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The fastidious And the furious

By Amy Alkon

I'm a divorced guy in my 40s. I was at a bar with friends and went over to talk with a woman I found really attractive. Though she wasn't the friendliest, I asked to take her to dinner. She said she'd think about it and then asked for my Instagram. Several days later, I texted her, and she agreed to go out. We've since had a few dates, but I'm bothered that she wouldn't go out with me until she'd scoured my social media. What does that suggest about her?


You don't expect much from a woman who's "known" you all of 20 minutes: just blind trust that you'll do the gentleman thing of opening the passenger-side door for her — as opposed to the psychopathic gentleman thing of stuffing her in your trunk.

Of course, the latter could happen if two gay men were dating, but there's good reason women — more than men — would opt for a "buyer beware" versus a "buyer be guessin'" approach. "Most men fear getting laughed at or humiliated by a romantic prospect while most women fear rape and death," observes personal security expert Gavin de Becker in "The Gift of Fear."

This means that even the power broads of the female athletic world are ill-prepared for any battle of the sexes. Take women's tennis rock stars Venus and Serena Williams. In 1998, when they were ranked fifth and 20th respectively, each got trounced by 203rd-ranked male tennis player Karsten Braasch — whose "prep" for these matches was playing a round of golf and throwing back a couple of beers.

Beyond physical safety concerns, there's one half of the species that pees on little plastic sticks after sex to see whether they're about to make another human being — one which, on average, will cost $233,610 to raise until age 17. (College, grad school, and multiple stints in rehab priced separately.)

This difference in male and female reproductive physiology led to the evolution of differences in male and female sexual psychology — namely in their general level of sexual selectivity. It's in men's evolutionary interest to have sex with a slew of women — and the hotter the better, because the features we find beautiful (youth, clear skin, and an hourglass figure) reflect health and fertility. (In a pinch, a woman with a pulse will do.)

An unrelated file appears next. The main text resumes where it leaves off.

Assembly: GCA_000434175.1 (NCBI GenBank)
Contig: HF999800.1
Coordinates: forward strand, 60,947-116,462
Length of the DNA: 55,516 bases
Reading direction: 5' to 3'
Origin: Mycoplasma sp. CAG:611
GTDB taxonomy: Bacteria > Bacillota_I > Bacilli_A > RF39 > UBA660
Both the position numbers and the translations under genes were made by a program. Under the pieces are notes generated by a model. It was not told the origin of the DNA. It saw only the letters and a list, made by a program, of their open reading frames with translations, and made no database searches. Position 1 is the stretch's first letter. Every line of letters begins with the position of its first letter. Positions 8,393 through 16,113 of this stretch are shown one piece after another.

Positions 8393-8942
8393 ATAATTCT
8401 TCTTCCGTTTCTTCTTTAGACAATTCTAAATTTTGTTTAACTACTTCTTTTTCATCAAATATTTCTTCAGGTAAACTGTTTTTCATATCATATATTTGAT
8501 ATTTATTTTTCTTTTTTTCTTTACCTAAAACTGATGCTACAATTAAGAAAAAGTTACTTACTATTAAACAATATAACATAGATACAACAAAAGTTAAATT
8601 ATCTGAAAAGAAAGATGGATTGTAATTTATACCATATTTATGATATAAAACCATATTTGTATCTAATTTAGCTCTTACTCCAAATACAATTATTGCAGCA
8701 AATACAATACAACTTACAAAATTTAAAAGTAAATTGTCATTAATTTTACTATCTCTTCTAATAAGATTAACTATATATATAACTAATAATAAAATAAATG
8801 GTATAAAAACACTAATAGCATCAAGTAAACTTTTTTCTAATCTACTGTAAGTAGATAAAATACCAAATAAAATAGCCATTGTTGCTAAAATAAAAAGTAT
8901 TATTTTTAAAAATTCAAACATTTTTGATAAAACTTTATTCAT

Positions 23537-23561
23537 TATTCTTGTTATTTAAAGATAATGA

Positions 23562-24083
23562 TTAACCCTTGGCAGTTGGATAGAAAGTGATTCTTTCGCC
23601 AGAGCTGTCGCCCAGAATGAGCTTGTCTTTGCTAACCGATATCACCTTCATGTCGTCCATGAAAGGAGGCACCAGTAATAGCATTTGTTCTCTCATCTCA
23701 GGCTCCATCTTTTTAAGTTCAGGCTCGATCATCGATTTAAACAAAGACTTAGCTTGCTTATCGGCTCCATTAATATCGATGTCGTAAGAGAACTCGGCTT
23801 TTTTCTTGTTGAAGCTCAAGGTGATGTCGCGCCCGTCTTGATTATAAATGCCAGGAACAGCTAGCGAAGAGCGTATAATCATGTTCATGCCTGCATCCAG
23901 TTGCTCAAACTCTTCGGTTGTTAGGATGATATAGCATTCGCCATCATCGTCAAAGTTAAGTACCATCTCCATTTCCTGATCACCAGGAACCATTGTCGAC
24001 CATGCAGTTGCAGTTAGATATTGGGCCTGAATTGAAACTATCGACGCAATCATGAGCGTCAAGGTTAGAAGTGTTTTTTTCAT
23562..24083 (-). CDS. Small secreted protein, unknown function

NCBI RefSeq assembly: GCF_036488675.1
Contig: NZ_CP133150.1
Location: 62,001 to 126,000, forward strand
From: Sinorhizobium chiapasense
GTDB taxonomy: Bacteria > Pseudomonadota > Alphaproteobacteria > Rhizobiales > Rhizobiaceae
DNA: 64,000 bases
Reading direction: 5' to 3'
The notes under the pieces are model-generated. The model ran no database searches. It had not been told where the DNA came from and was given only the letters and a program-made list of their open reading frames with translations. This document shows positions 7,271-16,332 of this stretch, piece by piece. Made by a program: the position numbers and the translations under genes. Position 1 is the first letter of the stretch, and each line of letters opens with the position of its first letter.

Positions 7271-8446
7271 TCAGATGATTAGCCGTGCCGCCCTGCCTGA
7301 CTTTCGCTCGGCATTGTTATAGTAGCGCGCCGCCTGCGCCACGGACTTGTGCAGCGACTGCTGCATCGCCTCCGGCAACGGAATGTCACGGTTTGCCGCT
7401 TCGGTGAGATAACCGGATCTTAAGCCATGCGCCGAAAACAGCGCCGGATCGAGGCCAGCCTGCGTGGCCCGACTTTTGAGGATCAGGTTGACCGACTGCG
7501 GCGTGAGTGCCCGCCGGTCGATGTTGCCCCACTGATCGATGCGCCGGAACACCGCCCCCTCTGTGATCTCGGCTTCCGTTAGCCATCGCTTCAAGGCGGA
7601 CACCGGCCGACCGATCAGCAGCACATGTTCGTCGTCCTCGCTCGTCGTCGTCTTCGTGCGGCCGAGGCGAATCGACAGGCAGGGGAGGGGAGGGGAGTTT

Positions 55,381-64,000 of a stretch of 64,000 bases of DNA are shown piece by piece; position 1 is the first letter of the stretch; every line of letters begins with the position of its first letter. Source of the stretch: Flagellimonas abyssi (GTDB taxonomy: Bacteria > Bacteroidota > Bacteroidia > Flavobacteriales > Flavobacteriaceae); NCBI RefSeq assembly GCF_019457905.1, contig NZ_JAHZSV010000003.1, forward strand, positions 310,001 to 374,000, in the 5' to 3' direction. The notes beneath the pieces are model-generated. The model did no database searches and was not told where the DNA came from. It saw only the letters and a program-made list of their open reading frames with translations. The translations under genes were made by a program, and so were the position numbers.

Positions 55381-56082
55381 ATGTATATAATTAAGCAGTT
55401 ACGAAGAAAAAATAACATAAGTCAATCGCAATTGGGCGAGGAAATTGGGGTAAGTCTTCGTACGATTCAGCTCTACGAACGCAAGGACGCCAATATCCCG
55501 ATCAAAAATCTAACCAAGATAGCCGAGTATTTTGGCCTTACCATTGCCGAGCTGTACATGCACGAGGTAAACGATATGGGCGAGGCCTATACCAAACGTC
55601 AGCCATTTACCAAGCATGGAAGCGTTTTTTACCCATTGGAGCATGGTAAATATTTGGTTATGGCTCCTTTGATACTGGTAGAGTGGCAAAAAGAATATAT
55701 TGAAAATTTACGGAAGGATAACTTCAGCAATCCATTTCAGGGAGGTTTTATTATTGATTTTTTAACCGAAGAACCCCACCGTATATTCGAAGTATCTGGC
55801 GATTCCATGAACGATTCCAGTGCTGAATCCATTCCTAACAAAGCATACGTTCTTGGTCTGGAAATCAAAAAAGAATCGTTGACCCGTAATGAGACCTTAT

An ancestral man could cut and run after sex — leaving it to the Miss Neanderbrow he hooked up with to feed and care for any resulting fruit of the womb — and still have a pretty good chance of passing on his genes. In contrast, ancestral women who didn't just stumble off to do it in the bushes with every Clooneyesque club toter likely left more surviving children to pass on their genes (carrying their psychology of choosiness).

Women's emotions push them to act in their evolutionary best interest. Women fear getting involved with men who will be unwilling and/or unable to pick up the tab if sex leads to, um, the creation of small mammals who will run up big bills at the orthodontist. In other words, it benefits a woman to scope a new man out and decide whether the ideal time to go to dinner with him might be the first Tuesday in never.

What does this woman's precautionary approach say about her? Well, probably that she isn't so desperate for a man or a free dinner that she'll take risks with her safety and go out with any Joe Bar Tab who offers to treat her to a meal. This isn't to say she's found a foolproof vetting method. Though social media is a new thing, it's rife with a well-worn evolved tool: deception — used to defeat the precautionary strategies of the opposite sex. This typically leads not to rape or death but the sinking feeling of being had — when, say, visits from the guy who posted pics of himself "flying private" always coincide with rolls of toilet paper going missing.


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